An unidentified dignitary pays her respects after signing the book of condolences in front of a photograph of the late President Pierre Nkurunziza, at the presidential palace in Bujumbura, Burundi Wednesday, June 10, 2020. Burundi's government said Tuesday, June 9, 2020 that President Pierre Nkurunziza had died of a heart attack. (AP Photo/Berthier Mugiraneza)
An unidentified dignitary pays her respects after signing the book of condolences in front of a photograph of the late President Pierre Nkurunziza, at the presidential palace in Bujumbura, Burundi Wednesday, June 10, 2020. Burundi's government said Tuesday, June 9, 2020 that President Pierre Nkurunziza had died of a heart attack. (AP Photo/Berthier Mugiraneza)

Burundi begins official mourning period for President Pierre Nkurunziza

By Reuters Time of article published Jun 10, 2020

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Nairobi - Burundi began an official

period of mourning for President Pierre Nkurunziza on Wednesday,

a day after the announcement of his death from a heart attack

aged 55 shocked the impoverished East African nation he had

ruled with an iron grip.

Wearing face masks and gloves to prevent the spread of the

new coronavirus, senior government officials, foreign

ambassadors and religious leaders lined up to sign a condolence

book opened in his memory at the presidential palace.

Nkurunziza's wife, Denise Bucumi, appeared to be absent. Air

ambulance service AMREF told Reuters they had flown her to

Nairobi on May 21 for medical treatment, but declined to confirm

widespread reports in Kenyan media that this was for treatment

for Covid-19, the lung disease caused by the new coronavirus.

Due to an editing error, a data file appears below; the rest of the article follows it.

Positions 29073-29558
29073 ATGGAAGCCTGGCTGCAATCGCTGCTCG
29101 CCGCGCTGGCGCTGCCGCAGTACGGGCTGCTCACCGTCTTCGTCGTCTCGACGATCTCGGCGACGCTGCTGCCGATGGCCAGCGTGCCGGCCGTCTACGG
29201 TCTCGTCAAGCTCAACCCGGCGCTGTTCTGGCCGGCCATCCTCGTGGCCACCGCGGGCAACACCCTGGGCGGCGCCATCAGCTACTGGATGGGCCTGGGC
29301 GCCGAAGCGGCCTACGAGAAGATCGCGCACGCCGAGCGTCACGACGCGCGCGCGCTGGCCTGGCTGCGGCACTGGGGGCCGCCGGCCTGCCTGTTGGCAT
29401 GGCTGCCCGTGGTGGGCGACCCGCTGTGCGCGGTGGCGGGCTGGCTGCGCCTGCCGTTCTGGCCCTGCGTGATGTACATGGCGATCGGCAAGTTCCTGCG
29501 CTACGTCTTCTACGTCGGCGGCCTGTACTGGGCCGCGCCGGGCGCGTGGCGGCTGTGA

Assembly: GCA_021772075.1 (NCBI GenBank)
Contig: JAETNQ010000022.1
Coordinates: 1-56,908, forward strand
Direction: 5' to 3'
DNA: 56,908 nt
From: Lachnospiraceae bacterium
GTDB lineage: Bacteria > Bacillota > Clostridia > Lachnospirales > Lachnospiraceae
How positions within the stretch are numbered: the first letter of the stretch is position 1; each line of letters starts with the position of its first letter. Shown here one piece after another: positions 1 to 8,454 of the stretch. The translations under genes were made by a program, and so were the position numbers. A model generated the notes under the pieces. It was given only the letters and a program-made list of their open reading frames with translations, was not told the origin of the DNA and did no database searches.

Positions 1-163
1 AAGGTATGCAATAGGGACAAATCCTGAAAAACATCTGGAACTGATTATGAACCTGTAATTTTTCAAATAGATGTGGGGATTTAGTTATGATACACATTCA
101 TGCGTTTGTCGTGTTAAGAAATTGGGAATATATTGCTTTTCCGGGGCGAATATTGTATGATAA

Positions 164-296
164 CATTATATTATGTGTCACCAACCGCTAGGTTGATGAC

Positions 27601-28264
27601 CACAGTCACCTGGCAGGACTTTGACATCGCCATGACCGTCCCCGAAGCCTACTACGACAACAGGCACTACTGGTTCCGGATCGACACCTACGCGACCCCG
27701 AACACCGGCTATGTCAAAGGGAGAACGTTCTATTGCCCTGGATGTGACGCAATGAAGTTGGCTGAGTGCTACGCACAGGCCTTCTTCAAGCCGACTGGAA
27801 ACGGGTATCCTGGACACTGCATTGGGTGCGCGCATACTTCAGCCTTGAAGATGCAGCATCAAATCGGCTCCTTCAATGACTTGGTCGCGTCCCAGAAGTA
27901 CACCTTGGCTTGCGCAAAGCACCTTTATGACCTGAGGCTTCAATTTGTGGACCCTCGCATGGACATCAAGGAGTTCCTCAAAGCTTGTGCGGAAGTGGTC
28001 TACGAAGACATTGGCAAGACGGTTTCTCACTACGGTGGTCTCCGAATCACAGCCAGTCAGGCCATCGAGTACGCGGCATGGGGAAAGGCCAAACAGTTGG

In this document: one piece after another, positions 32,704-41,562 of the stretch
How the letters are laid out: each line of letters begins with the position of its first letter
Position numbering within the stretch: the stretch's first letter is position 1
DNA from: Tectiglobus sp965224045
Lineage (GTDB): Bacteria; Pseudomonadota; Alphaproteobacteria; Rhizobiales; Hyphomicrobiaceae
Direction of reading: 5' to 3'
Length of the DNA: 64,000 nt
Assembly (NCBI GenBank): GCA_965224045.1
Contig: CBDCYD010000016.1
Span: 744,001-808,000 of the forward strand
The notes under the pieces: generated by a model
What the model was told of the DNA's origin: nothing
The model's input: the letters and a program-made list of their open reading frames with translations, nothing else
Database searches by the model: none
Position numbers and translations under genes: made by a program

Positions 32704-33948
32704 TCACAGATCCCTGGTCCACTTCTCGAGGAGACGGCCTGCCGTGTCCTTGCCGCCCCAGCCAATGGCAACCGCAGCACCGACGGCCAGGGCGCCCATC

Calls seeking comment on Bucumi's health to Willy Nyamitwe,

Nkurunziza's close ally and adviser, went unanswered.

There was little public show of mourning on the streets.

"He leaves behind a country whose economy is in a very bad

shape," said a hospital employee who asked not to be identified

for fear of reprisals.

Burundi's economy is mired in poverty and cut off by

international donors after the United Nations documented the

widespread rape, torture and murder of political opponents by

ruling party activists and state security forces.

It remains unclear whether the powerful cabal of army

generals and security chiefs who propped up Nkurunziza during

his 15-year rule remain united over the succession.

Nkurunziza had been due to stand down in August, making way

for retired general Evariste Ndayishimiye, who won an election

last month that the opposition said was marred by violence and

rigging. The constitutional court last week rejected the rigging

charges.

Pascal Nyabenda, a civilian who heads the national assembly,

is now meant to take over until Ndayishimiye, his former rival,

starts his seven-year term at the end of August.

Authorities have not commented on the succession or

Nkurunziza's burial date.

Burundi expelled the representative of the World Health

Organization (WHO) last month amid criticism of the government's

handling of the coronavirus pandemic. It has carried out very

few tests and held large rallies during the election period. 

Reuters

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